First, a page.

Official statistics tend to underplay the real extent of unemployment, which rises to well over 50% among Ahwazi Arab youth and women. Statistics show that 1.46 million live in the countryside, where official unemployment reaches 20%, although problems of under-employment mean the actual rate is likely to be far higher. Despite the province's fertility and potential in agriculture, farms are suffering from a lack of investment and are under-performing, leading to rural poverty. (Khuzestan is the richest province, but ..., Karoon newspaper, 6 May 2007) Ahwazi NGOs believe that urban poverty is far worse than the government is prepared to admit.
High poverty rates are the result of racial discrimination in employment. Ahwazi Arabs are denied jobs, while the government confiscates their land for residential developments to house non-Arabs enticed from outside the province with incentives such as zero-interest loans. Even in the formal economy, Ahwazi Arabs are faced with non-payment of wages and the severe restriction of labour rights. Arabs are faced with discrimination in the civil service. Of the top 25 governmental positions, only two or three are Arabs. This 10-15% ratio of Arabs to non-Arabs in the Ahwaz City administration drops to less than 5% at the provincial level. This means that almost 70% of the population of Khuzestan (the Arabs) hold less than 15% of the key and important governmental positions. Added to this is the high level of illiteracy (over 50%) among Arabs, child malnutrition rates approaching 80% in Arab districts and the contamination of rivers and the water supply with sewerage and industrial pollution.
Marginalising the dispossessed
Although all Iranian citizens suffer political repression and serious restrictions on freedom of expression and assembly, state violence against Ahwazi Arabs is more extreme than against critics in Tehran. Any form of Arab political mobilisation has been crushed, with the government executing anyone suspected of engaging in minority rights activism.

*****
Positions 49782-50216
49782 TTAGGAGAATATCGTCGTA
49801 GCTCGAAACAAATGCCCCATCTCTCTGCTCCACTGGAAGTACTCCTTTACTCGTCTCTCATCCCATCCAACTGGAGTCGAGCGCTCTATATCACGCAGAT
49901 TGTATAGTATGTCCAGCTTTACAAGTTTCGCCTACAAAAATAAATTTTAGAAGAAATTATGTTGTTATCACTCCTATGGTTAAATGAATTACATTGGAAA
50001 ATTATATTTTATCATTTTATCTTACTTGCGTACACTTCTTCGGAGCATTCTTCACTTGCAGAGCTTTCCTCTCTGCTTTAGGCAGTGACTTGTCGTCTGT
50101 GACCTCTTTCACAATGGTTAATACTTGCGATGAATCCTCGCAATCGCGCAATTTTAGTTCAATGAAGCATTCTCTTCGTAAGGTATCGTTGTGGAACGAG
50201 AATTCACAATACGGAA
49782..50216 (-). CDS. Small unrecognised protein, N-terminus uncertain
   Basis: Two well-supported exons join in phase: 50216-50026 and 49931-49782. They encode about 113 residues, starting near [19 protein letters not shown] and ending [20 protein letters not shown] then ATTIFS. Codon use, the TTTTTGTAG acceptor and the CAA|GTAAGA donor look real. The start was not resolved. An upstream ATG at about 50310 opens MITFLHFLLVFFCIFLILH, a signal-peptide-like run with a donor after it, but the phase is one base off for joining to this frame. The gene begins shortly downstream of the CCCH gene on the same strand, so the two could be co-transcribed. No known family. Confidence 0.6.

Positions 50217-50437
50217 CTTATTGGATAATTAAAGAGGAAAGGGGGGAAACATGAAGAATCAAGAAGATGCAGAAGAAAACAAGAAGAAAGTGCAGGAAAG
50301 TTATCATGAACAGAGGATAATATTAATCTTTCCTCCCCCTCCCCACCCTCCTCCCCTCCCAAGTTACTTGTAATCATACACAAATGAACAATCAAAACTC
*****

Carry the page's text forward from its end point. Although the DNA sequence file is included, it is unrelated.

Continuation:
Ahwazi Arab minority rights activists are portrayed by the Iranian government as representing all that it regards as "evil". The government and its supporters routinely denounce Ahwazi rights activists as Satanic, Wahhabi (Sunni extremists), Ba'athist or agents working on behalf of the Israeli, British, US or Saudi governments. Although Ahwazi activists campaign against social, cultural, economic and political exclusion, the government insists they have a religious agenda that is antithetical to the theocratic establishment, the "source of truth." Consequently, Ahwazi dissidents are often put on trial for "enmity with God", which is punishable by death.
In the international community, the British government, members of the House of Commons, the European Commission and the European Parliament have condemned ethnic discrimination against Ahwazi Arabs and other national groups. However, they have concentrated on individual cases of human rights abuse against Ahwazi Arabs, particularly the use of the death penalty, rather than broader issue of ethnic persecution. British government ministers have voiced concern that any proactive stance could cause more problems than it would solve, confirming Iranian propaganda that claims the British government is funding, training and arming separatist organizations. Neither the UK nor the EU have endorsed the Ahwazi Arabs' right to self-determination or the Mohammerah Declaration of 1979, which embodies the aspirations of Ahwazi Arabs. Yet, if the Iranian regime is to be prevented from driving the Ahwazi people literally off the map, then it's vital that their predicament be placed firmly on the 'political map' here in the West as well as the Arab world. Ahwazi Arabs can neither rely on their Iranian compatriots nor their Arab brothers for support. International solidarity is therefore essential to ending their persecution.